I love what Leadville 100 founder Ken Chlouber says:
“You are better than you think you are, and you can do more than you think you can.”
The race itself was only a small part of the journey to 100 miles. The journey began over three years ago when I ran a small section of the trail and was completely blown away by the beauty of the Wasatch Range. The thought entered my mind that if I ever ran a 100-mile race, it would be the Wasatch 100.
Fast forward two years latter my friend John Ryan told me he was planning on running the Leadville 100, and he had never run over 8 miles in the past two years. My gears immediately began to churn. My first thought was, I would love to pace you during the race! I still wasn’t thinking about actually running a 100 myself, but after some discussion with my wife she actually encouraged me to go ahead and run Wasatch, so that December I put my name in the hat and was one of the lucky 300 runners to get to participate in this historic Ultra Marathon.
Lots of people think I’m crazy for running 100 miles, but lots of people also thought I was crazy for starting my own energy bar company. The reality of this is, if you set your mind to something, you CAN do it. Anybody can run 100 miles that really wants to, it’s just a matter of putting in the hard work and training. It’s just like a good marriage. You have to put in the time and effort to make it that way.
I’ve discovered through this journey that I’m capable of great things. But great things don’t come without difficulty and pain. Throughout the race there were several times I doubted weather or not I was going to finish in time. I started off the race really strong, but Mother Nature decided to throw some heat our way, and since I hadn’t trained in heat all summer, I really felt it. Up until about mile 18 I was still on track to finish in around 30 hours.
As I got further and further into the race my projected 30 hour finish fell further and further behind, to the point I was barely going to finish in the allotted 36 hours. I could have given up at any point in time, convincing myself I didn’t have what it takes to go on, but I never let that sink in and get me down.
I think the same can be said for lots of things in life, weather it’s starting a business, trying a new hobby, or working to save a marriage. What seems difficult is ultimately worth it. I love the Theodore Roosevelt quote:
“Nothing in the world is worth having or worth doing unless it means effort, pain, difficulty… I have never in my life envied a human being who led an easy life. I have envied a great many people who led difficult lives and led them well.”
Training for this 100 miler (and starting my own business) has come with lots of pain and difficulty. My family has sacrificed a lot of time for me to train, my body has sacrificed comfort for pain, and I could have certainly been spending my time doing other things, easy things such as sleeping in, sitting on the couch with a book, or even spending it with family. But the sacrifice has allowed me to do something that very few people will even consider. It has even showed me just how capable I am of achieving a goal. It even has me thinking a lot about other fears I have I life, such as scary things I have been avoiding to take my business to the next level.
The race itself was the most challenging thing I have ever done. My quads began to hurt before I even reached mile 18, which scared me because I had completed 35-mile runs with little to no lasting pain. The climbs in Wasatch were brutal though, and the descents were equally as difficult.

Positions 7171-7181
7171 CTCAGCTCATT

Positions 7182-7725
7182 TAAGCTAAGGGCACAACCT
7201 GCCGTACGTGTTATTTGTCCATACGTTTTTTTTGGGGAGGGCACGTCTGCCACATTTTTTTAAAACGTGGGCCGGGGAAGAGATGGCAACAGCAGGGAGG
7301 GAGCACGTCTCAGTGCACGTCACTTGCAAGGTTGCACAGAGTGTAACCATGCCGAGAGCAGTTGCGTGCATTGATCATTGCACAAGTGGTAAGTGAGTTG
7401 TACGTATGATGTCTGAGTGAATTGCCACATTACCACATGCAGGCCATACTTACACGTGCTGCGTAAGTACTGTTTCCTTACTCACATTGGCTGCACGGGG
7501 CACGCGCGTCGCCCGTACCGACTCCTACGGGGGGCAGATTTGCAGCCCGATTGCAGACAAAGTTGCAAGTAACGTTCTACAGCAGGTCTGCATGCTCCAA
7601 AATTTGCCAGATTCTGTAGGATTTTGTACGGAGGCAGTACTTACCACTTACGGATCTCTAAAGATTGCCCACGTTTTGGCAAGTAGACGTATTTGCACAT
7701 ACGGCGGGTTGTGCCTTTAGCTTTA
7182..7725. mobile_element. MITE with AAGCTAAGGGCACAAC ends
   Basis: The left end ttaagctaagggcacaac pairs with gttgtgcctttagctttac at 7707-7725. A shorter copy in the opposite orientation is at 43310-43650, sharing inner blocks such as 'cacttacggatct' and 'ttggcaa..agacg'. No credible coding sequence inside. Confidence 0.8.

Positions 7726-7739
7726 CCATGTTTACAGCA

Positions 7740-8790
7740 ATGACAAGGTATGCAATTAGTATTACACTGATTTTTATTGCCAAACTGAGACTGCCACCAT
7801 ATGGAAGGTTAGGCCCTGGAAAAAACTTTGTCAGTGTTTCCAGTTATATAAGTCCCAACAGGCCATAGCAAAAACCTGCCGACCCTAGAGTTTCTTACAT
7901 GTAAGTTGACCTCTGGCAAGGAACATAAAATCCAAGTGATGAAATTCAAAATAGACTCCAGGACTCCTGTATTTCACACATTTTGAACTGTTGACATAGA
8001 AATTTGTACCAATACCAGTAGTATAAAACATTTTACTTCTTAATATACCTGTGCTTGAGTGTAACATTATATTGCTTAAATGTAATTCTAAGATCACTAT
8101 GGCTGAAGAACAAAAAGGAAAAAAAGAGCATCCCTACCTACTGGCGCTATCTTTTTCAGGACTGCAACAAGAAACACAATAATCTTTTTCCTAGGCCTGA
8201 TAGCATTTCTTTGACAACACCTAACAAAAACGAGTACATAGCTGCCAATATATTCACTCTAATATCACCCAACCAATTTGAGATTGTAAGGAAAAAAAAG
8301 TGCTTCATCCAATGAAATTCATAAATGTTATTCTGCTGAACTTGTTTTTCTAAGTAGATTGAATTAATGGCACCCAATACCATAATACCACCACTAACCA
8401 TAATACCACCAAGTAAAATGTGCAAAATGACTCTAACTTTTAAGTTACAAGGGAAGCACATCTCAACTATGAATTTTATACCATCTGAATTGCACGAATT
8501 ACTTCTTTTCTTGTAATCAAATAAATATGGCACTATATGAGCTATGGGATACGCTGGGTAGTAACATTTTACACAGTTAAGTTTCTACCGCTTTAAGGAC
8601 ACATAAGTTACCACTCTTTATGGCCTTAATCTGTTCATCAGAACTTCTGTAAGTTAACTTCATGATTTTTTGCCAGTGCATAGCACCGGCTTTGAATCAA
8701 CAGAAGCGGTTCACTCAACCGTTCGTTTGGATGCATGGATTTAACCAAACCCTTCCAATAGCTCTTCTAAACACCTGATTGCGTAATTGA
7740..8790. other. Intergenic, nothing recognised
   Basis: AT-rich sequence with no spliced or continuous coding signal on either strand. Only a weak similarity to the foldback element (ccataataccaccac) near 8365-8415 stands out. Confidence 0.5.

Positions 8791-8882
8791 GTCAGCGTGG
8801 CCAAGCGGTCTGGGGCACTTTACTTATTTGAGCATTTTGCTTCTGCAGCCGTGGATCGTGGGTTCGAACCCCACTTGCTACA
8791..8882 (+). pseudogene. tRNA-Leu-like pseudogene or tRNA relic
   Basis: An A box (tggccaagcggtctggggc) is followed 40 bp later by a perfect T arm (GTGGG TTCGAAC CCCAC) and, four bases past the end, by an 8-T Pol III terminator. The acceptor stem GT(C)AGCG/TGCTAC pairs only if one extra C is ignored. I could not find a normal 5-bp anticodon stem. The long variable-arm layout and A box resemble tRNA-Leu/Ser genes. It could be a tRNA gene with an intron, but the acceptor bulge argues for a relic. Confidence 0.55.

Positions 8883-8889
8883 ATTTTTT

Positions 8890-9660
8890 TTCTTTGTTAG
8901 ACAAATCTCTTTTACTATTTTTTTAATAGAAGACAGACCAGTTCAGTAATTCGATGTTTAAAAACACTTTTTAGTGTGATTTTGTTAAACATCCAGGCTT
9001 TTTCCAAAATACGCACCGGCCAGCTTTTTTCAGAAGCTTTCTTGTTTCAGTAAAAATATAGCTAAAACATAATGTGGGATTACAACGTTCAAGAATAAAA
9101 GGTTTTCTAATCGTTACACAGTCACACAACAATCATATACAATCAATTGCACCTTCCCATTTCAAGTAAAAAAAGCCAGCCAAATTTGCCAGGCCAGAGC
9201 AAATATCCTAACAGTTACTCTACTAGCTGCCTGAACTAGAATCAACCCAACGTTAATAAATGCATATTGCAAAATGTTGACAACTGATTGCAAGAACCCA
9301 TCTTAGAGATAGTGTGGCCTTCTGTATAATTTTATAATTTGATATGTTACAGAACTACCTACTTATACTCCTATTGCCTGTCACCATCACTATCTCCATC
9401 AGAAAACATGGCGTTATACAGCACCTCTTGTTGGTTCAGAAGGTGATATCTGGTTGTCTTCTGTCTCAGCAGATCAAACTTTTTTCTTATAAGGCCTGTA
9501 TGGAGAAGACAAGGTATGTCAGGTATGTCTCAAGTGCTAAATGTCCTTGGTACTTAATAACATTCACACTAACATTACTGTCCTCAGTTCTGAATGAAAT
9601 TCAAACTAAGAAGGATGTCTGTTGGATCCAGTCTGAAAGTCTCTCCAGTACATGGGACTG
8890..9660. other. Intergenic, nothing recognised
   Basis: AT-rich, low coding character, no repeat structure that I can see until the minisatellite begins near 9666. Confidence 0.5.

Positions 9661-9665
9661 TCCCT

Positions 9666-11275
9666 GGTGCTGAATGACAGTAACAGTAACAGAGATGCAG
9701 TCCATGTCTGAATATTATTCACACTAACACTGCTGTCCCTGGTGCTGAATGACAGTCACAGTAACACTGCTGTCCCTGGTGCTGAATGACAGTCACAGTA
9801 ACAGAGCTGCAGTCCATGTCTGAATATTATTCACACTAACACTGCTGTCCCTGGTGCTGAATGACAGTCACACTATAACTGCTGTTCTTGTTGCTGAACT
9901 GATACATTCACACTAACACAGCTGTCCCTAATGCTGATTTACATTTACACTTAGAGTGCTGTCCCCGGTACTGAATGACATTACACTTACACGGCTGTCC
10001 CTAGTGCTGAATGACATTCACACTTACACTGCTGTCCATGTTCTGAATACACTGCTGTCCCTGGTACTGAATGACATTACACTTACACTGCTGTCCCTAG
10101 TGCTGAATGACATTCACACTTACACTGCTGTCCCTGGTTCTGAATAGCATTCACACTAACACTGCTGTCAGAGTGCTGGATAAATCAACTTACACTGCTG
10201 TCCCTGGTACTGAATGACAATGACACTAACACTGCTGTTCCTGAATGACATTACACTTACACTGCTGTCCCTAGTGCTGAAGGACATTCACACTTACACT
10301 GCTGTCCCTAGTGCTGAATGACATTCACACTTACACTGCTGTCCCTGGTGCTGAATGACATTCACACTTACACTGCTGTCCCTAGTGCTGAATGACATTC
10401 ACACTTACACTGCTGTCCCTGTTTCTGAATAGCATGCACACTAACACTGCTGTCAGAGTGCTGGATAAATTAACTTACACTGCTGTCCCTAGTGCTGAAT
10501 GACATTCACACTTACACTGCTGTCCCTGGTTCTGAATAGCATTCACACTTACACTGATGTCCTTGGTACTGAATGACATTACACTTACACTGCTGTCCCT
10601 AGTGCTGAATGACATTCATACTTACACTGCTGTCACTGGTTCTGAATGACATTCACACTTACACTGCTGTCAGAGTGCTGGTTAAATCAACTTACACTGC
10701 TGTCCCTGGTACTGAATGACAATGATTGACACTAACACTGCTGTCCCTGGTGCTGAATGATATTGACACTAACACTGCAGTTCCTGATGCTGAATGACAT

I made the decision pretty early in the race to not try for a particular time goal, but just finish. The heat of the day was affecting me, and causing me some nausea, which led to difficulty eating. So I decided it was best to just keep moving and not worry about speed. It was this decision that allowed me to conserve enough energy to finish the last 25 miles strong.
Most of my day was filled with ups and downs. One moment I would be feeling great, the next moment I would want to vomit. The biggest thing that kept me moving was thinking about the sacrifice my family had made to let me train. I kept thinking if I just keep moving I will see them at the Big Mountain aid station (mile 39) and then just 13 miles after that I would meet up with my first pacer, John Ryan.
Coming into the Big Mountain aid station really was the boost I needed. Descending into the aid station I could here the commotion, and then heard, “RUNNER” followed by the blowing of horns and ringing of cowbells. The ascent down seemed like nothing, and I was greeted by my daughter running to me before I even entered the aid station. It was a huge boost!
After a kiss from my wife and kids I was back on the trail and headed to the Lambs Canyon aid station to meet my pacer. Most of the next section was in the dark, which gave things a more lonely feeling. But I was motivated to get to Lambs and pick up my pacer. Those 13 miles seemed like eternity, especially when I started getting pains in my knee and thought for a moment it was going to put me out of the race, but looking back on it I think it was just my body trying to trick me into quitting, but I never let that thought set in an endured on.
After arriving at Lambs I was in for an unpleasant surprise. My pacer and his wife, Bethany, were nowhere to be found. I frantically went around the aid station calling his name, but never found him. So I did what I had to do and got myself ready to go back out into the dark alone. I was scared, but knew I had to just keep going. Just as I was about to get up and head back onto the trail, JR and his wife came running around the corner! I was SO relived. The timing crew had made a mistake updating the website, and it hadn’t shown I had crossed through the previous aid station, but the update came through just in the nick of time for them to find me.